Africa’s property laws (or lack of)
Africa’s emerging commercial real estate markets may look tempting from the outside, but will remain the preserve of those with the highest appetite for risk.
Even the CEO of Growthpoint, South Africa’s largest listed property firm, feels the continent (excluding South Africa) is not for the faint-hearted.
“We’re sceptical with those African countries further north. Nigeria, Uganda, Kenya, Rwanda etc … you’re never sure if the law protects your property rights. The law around property title is certainly nowhere near as advanced as you would get in South Africa.”
But others are more optimistic. Knight Franks’ head of Africa Peter Welborn told a Reuters Summit in June that Africa opportunities were just as good if not better than other emerging markets such as Asia and Latin America, promising hefty returns.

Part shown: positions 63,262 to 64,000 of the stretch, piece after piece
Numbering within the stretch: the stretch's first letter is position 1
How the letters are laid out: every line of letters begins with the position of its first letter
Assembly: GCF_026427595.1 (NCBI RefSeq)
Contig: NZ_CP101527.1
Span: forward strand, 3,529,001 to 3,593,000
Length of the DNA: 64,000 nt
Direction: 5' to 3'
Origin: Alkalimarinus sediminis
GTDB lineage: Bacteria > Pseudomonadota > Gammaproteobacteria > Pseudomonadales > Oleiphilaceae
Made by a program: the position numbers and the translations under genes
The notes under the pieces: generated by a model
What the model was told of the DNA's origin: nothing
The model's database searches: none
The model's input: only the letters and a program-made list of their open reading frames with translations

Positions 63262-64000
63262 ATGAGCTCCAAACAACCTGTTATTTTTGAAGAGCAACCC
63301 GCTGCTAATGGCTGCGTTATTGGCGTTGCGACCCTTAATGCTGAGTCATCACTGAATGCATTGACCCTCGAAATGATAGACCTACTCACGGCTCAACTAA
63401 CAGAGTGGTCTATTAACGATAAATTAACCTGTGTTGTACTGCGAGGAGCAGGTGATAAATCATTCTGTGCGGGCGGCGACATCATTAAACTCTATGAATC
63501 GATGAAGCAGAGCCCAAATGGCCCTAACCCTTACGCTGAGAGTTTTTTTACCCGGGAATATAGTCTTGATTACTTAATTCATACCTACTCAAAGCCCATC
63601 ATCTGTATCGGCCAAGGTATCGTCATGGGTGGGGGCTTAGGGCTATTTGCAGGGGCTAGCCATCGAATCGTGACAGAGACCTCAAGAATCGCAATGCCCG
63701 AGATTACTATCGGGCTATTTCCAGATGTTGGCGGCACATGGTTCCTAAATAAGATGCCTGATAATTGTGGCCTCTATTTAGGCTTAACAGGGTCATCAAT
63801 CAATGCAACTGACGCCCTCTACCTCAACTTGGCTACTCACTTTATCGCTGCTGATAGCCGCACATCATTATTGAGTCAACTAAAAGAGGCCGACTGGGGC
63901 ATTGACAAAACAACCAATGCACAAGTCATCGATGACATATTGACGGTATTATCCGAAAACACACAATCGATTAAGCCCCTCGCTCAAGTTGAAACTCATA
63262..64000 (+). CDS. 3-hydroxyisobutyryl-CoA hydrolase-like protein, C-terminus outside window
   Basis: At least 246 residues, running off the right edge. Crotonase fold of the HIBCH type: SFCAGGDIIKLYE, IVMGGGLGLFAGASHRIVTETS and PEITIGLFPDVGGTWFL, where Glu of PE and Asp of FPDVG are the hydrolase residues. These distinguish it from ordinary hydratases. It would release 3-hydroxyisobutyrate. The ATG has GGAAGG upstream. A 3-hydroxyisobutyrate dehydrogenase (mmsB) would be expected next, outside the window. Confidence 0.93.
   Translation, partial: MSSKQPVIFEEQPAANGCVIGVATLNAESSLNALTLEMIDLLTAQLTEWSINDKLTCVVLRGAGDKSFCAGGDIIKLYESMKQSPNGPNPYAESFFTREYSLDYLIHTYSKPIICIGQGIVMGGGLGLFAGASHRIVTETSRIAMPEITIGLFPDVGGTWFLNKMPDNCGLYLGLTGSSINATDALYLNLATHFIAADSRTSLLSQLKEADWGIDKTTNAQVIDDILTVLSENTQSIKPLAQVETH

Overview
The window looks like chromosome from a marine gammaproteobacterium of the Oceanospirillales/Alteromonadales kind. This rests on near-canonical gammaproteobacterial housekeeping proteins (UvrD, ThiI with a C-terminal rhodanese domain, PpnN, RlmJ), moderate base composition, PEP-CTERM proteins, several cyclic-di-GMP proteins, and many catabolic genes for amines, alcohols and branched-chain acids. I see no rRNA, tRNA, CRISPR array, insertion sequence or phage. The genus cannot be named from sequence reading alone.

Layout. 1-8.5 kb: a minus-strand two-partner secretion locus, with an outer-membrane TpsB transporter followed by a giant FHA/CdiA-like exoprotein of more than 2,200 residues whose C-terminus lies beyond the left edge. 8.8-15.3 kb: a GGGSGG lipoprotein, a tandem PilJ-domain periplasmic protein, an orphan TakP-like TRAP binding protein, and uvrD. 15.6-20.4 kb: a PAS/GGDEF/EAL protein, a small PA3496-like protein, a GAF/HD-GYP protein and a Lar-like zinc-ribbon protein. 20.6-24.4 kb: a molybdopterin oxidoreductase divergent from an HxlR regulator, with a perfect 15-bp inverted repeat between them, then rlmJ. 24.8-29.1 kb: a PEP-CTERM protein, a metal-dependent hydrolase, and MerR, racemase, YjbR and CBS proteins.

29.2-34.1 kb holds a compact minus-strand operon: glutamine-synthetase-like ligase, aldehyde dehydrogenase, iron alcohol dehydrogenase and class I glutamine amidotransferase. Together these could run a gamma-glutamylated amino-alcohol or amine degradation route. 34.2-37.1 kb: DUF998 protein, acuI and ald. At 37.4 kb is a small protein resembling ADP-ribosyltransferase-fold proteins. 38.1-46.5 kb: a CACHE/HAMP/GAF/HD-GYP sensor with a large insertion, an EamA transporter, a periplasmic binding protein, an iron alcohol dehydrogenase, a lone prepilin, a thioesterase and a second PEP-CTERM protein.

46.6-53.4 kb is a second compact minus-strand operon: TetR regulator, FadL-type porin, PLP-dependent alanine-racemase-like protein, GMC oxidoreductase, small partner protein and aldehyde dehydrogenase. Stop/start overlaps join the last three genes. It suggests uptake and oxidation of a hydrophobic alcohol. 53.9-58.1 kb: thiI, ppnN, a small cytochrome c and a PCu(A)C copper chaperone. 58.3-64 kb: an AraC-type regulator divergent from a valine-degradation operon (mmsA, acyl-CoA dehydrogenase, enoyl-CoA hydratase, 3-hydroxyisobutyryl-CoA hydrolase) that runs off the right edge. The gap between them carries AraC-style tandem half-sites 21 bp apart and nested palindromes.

Growthpoint is the landlord for some 440 commercial properties in South Africa, but owns just two buildings in the rest of the continent, in neighbouring Namibia.
“We’re not unhappy with our properties in Namibia, but we’re not necessarily long-term holders,” Sasse says, adding those were inherited as part of Growthpoint’s past portfolio purchases. Instead, the company is casting its net much further afield to Australia, where he says its new property unit could spend A$2 billion on acquisitions over the next two years.